Despite our best efforts mistakes make it through, and in the software world they become ‘bugs’ or ‘vulnerabilities’. For any sufficiently large code base we can start building statistical models for probability and impact of those mistakes, and we can even use the mistakes we’ve found already to build a model for the mistakes we’ve not found yet[1].

Externality and software

Once again I can point to a great Wikipedia definition for externality:

In economics, an externality is the cost or benefit that affects a party who did not choose to incur that cost or benefit. Economists often urge governments to adopt policies that “internalize” an externality, so that costs and benefits will affect mainly parties who choose to incur them.

Externalities, where the cost of a mistake don’t affect the makers of the mistake, happen a lot with software, and particularly with packaged software and the open source that’s progressively replaced it in many areas. It’s different at the other extremes. If I build a trading robot that goes awry and kills my fund then the cost of that mistake is internalised. Similarly if subscribers can’t watch their favourite show then although that might initially look like an externality (the service has their money, and the subscriber has to find something else to do with their time) it quickly gets internalised if it impacts subscriber loyalty.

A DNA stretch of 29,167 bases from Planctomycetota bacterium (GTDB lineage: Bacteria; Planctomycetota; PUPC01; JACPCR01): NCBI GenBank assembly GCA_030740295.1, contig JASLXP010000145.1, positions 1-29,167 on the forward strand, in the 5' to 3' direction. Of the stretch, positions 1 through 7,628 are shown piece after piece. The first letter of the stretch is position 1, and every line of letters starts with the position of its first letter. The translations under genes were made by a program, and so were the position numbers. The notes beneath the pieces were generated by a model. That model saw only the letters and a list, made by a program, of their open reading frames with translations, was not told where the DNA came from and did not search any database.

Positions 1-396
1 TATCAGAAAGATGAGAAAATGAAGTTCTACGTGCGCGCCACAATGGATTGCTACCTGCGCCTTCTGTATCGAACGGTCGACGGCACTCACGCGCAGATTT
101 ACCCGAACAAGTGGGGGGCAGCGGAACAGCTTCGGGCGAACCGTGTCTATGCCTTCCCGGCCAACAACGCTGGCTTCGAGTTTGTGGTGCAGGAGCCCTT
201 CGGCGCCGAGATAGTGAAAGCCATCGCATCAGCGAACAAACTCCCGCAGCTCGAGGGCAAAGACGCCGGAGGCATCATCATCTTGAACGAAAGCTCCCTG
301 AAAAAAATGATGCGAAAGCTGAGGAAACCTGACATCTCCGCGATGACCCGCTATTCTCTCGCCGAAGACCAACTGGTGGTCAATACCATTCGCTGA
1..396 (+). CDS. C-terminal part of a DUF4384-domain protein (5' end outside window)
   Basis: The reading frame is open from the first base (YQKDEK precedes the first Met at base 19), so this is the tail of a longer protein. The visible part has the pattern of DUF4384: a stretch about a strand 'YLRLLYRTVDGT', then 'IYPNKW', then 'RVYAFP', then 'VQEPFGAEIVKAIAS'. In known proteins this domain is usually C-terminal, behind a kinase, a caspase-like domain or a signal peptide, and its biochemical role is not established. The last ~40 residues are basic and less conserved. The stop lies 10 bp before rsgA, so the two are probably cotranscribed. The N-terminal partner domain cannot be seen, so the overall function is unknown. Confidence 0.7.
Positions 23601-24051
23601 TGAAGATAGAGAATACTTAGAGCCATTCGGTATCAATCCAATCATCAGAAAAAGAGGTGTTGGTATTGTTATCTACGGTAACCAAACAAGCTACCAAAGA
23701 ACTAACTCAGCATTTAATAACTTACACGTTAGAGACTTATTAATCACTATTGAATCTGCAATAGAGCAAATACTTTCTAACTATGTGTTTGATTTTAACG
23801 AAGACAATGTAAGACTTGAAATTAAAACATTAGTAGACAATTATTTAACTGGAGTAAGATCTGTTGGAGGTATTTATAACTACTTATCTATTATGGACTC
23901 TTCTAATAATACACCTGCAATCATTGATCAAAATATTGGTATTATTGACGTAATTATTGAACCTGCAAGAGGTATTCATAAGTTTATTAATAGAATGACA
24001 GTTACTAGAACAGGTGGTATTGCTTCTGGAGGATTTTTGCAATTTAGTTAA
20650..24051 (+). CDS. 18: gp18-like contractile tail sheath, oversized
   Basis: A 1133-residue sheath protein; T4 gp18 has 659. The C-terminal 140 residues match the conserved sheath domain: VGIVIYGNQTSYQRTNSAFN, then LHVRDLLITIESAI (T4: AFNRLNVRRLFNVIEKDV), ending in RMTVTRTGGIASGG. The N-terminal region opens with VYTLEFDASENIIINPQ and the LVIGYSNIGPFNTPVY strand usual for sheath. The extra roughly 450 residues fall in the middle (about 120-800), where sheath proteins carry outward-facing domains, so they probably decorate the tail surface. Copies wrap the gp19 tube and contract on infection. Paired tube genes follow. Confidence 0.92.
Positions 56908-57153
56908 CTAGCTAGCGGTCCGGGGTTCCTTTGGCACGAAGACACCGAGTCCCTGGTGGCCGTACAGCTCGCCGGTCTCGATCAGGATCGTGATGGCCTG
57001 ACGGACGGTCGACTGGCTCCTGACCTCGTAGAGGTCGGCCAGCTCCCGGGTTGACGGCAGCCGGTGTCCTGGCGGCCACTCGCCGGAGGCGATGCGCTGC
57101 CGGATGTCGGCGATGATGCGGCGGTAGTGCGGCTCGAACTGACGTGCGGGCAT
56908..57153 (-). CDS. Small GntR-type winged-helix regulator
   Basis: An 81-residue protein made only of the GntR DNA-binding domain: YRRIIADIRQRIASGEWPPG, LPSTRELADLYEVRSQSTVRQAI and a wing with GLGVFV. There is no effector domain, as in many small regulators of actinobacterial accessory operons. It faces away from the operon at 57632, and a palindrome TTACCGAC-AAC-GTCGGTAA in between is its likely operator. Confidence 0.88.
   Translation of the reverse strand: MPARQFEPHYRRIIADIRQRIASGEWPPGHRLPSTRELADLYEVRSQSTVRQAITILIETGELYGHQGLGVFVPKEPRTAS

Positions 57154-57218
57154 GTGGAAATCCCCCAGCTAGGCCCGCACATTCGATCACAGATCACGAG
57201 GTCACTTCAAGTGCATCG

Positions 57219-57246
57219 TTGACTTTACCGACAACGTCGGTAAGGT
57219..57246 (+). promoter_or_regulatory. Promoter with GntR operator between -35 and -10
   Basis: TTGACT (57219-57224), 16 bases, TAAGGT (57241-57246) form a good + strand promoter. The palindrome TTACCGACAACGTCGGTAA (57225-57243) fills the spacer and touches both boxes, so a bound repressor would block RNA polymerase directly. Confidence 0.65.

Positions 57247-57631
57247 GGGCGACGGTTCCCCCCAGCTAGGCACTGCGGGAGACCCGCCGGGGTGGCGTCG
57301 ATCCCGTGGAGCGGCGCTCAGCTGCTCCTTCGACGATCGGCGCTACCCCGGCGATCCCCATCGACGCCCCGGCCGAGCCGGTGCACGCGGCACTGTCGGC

Exploring the problem space

Where we really worry the most about mistakes in software is when there’s a potential real world impact – we don’t want planes falling out of the sky, or nuclear reactors melting down etc. This is the cause of statements like, ‘that’s fine for [insert thing I’ll trivialise here], but I wouldn’t build a [insert important thing here] like that’.

Software as a service (or software based services) can explore their problem space all the way into production using techniques like canary releases[2]. People developing industrial control systems don’t have that luxury (as impact is high, and [re]release cycles are long), so they necessarily need to spend more time on simulation and modelling thinking through what could go wrong and figuring out how to stop that. This dichotomy can easily distil down to a statement on the relative merits of waterfall versus agile design approaches, which Paul Downey nailed as:

Agile: make it up as you go along.
Waterfall: make it up before you start, live with the consequences.

It can be helpful to look at these through the lens of risk. ‘Make it up as you go along’ can actually make a huge amount of sense if you’re exploring something that’s unknown (or a priori unknowable), which is why it makes so much sense for ‘genesis’ activities[3]. ‘Live with the consequences’ is fine if you know what those consequences might be. In each case the risk appetite can be balanced against an ability to absorb or mitigate risk.

This can be where the ‘architecture’ thing breaks down

We frequently use ‘architecture’ when talking about software, but it’s a word taken from the building industry, and professional architects get quite upset about their trade moniker being (ab)used elsewhere. When you pour concrete mistakes get expensive, because fixing the mistake involves physical labour (with picks and shovels) to smash down what was done wrong before fresh concrete can be poured again.